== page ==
A study of arsenate adsorption on goethite (α-FeOOH) in relation to selected ions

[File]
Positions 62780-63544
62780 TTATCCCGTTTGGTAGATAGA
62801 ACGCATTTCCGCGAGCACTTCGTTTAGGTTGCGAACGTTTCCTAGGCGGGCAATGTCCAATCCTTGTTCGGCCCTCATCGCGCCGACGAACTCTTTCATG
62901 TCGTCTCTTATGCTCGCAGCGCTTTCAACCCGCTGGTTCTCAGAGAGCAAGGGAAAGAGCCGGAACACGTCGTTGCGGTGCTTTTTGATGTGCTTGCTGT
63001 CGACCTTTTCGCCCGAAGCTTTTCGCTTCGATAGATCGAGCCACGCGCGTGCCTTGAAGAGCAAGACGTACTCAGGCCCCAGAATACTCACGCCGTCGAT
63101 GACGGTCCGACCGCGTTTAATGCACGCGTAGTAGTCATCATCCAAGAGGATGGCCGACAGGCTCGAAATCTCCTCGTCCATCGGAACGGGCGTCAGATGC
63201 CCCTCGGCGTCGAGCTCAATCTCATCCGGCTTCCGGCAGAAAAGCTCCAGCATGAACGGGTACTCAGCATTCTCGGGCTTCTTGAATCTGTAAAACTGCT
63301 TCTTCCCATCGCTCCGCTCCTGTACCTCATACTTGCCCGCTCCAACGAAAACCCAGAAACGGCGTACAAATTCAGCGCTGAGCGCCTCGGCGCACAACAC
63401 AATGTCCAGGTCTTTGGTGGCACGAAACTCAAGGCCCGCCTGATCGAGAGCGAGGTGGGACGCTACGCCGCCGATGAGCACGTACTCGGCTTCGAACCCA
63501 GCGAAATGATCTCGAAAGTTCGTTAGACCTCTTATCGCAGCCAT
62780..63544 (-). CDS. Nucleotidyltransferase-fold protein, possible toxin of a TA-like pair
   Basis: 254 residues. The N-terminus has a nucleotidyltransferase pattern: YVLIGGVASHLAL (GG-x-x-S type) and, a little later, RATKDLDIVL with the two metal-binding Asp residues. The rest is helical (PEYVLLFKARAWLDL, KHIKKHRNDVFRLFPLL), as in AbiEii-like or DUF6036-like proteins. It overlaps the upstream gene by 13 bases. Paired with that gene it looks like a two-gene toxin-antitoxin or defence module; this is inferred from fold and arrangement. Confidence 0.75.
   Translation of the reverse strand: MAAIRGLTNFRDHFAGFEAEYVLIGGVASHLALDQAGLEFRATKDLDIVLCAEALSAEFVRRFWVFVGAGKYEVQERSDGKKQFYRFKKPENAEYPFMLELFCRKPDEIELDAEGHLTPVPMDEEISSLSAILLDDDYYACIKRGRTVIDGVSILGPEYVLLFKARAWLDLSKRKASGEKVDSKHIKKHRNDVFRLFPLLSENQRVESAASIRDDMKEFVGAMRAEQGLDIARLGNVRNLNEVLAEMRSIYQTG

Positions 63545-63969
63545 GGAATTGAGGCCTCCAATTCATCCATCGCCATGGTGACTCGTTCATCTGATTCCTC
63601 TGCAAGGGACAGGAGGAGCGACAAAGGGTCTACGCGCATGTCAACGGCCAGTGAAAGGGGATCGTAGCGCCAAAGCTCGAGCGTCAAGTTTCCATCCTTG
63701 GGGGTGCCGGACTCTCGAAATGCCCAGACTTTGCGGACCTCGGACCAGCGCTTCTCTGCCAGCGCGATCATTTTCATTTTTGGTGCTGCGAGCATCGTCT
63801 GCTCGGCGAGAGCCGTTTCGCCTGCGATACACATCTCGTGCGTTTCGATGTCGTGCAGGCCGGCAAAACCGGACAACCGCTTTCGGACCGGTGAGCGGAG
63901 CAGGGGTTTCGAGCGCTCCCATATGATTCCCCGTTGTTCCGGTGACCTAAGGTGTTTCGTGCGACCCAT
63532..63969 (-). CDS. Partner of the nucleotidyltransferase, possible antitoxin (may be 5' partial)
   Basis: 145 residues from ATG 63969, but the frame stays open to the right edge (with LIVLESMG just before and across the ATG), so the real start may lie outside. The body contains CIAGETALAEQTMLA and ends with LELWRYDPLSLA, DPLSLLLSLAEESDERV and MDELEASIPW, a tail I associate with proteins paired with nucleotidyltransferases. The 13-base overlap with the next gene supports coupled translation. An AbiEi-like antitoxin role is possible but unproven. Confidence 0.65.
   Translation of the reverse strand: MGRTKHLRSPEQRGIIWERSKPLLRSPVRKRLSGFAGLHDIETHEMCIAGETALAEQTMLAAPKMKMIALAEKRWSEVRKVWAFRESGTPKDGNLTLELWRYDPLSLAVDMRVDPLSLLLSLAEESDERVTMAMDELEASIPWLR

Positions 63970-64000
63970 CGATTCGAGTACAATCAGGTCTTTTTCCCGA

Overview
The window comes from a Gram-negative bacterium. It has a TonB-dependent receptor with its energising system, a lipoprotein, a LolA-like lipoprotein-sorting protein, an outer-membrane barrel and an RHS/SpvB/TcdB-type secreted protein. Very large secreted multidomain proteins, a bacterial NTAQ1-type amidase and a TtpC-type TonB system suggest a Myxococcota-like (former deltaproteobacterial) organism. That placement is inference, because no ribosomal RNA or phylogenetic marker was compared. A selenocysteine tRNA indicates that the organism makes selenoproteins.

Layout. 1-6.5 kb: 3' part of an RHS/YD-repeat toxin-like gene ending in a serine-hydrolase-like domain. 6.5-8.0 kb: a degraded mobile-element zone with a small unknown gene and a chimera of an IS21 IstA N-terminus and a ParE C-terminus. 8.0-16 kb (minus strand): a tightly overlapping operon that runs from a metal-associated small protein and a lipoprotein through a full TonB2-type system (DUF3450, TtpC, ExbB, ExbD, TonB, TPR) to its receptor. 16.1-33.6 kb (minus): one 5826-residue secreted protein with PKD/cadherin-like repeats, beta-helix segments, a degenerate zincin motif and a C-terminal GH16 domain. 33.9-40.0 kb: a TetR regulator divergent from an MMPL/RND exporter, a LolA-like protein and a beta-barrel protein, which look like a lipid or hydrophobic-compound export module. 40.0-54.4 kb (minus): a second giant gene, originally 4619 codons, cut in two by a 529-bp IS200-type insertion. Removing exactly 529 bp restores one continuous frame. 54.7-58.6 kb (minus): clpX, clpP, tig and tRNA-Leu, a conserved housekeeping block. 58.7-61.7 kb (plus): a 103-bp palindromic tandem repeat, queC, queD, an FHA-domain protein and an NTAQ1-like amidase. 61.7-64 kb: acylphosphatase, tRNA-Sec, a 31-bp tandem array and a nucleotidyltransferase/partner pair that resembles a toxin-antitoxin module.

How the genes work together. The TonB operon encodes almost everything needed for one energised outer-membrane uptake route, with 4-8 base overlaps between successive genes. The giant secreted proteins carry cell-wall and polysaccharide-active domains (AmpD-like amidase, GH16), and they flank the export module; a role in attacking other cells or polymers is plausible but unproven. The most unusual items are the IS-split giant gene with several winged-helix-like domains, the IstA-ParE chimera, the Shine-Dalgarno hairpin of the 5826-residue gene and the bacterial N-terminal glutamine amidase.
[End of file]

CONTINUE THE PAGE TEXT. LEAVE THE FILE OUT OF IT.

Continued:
Infrared spectroscopy was used to show that the arsenate anion is adsorbed on the surface of synthetically prepared goethite, replacing two singly coordinated (A-type) surface OH groups. In this respect, arsenate is analogous to phosphate, but its larger size causes it to interact more strongly with other OH groups that remain on the surface. This has suggested an alternative infrared band assignment for these OG groups. Potentiometric titrations performed on 'CO2'-free goethite gave a value for the point of zero charge (p.z.c.) of 9.15. The p.z.c. shifted to more acid values for phosphate- and arsenate-treated goethite indicating an increased negative surface charge. For sulphate-treated goethite the positive surface charge increased slightly. The results were interpreted as indicating that phosphate and arsenate were adsorbed by a chemisorption (ligand-exchange) mechanism. The exact nature of the sulphate interaction was still unclear. Solution studies on the goethite-aqueous solution interface demonstrated the adsorption of arsenate by a binuclear bridging mechanism, confirming the findings from the infrared study. The results indicated a 2:1 stoichiometry between ligands exchanged and arsenate adsorbed over the pH range 4-10. No such stoichiometry was observed for sulphate adsorption though the reaction between sulphate and goethite consumed protons (i.e. released hydroxyl). A brief study to ascertain the effect of certain competitors on arsenate adsorption was performed. Results showed considerable reduction in arsenate adsorption when vanadate ions were added simultaneously with arsenate to goethite-aqueous electrolyte suspensions. The results also indicated that goethite previously coated with small quantities of humic acid reduced arsenate adsorption. The presence of sulphate in solution at up to five times the concentration of arsenate had no effect on arsenate adsorption over the pH range 5 to 9.